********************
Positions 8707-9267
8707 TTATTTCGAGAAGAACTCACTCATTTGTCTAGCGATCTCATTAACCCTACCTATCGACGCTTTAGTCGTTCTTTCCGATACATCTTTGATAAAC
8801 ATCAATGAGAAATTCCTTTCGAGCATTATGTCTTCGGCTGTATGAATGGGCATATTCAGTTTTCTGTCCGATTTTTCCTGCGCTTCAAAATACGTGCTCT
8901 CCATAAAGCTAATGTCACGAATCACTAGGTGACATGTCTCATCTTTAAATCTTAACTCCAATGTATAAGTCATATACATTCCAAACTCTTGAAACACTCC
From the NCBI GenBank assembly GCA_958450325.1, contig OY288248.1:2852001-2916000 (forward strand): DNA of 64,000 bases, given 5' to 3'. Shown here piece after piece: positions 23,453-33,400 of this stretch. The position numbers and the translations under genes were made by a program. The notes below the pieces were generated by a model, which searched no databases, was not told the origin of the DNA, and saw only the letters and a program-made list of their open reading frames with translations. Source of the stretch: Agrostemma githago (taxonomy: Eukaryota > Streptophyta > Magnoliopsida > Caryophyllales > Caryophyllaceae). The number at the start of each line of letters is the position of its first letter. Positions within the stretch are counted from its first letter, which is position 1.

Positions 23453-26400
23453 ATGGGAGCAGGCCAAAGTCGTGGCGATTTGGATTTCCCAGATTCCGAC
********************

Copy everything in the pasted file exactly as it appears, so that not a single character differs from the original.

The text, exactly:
Positions 8707-9267
8707 TTATTTCGAGAAGAACTCACTCATTTGTCTAGCGATCTCATTAACCCTACCTATCGACGCTTTAGTCGTTCTTTCCGATACATCTTTGATAAAC
8801 ATCAATGAGAAATTCCTTTCGAGCATTATGTCTTCGGCTGTATGAATGGGCATATTCAGTTTTCTGTCCGATTTTTCCTGCGCTTCAAAATACGTGCTCT
8901 CCATAAAGCTAATGTCACGAATCACTAGGTGACATGTCTCATCTTTAAATCTTAACTCCAATGTATAAGTCATATACATTCCAAACTCTTGAAACACTCC
From the NCBI GenBank assembly GCA_958450325.1, contig OY288248.1:2852001-2916000 (forward strand): DNA of 64,000 bases, given 5' to 3'. Shown here piece after piece: positions 23,453-33,400 of this stretch. The position numbers and the translations under genes were made by a program. The notes below the pieces were generated by a model, which searched no databases, was not told the origin of the DNA, and saw only the letters and a program-made list of their open reading frames with translations. Source of the stretch: Agrostemma githago (taxonomy: Eukaryota > Streptophyta > Magnoliopsida > Caryophyllales > Caryophyllaceae). The number at the start of each line of letters is the position of its first letter. Positions within the stretch are counted from its first letter, which is position 1.

Positions 23453-26400
23453 ATGGGAGCAGGCCAAAGTCGTGGCGATTTGGATTTCCCAGATTCCGAC